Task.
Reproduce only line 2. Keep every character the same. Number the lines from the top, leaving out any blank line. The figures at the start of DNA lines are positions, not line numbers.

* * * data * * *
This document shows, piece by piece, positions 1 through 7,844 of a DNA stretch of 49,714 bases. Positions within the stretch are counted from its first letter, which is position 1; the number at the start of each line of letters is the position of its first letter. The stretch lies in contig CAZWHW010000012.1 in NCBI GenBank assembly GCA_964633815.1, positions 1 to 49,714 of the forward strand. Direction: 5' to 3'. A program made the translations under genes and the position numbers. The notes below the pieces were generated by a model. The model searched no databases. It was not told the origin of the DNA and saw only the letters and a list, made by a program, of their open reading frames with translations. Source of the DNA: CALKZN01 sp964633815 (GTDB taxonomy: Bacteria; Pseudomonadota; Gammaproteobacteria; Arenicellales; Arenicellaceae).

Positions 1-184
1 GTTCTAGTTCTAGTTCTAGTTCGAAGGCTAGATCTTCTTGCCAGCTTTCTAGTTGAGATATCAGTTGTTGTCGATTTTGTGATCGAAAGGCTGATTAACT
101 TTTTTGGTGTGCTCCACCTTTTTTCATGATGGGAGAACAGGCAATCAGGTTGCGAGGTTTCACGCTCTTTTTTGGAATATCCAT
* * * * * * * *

Positions 1-184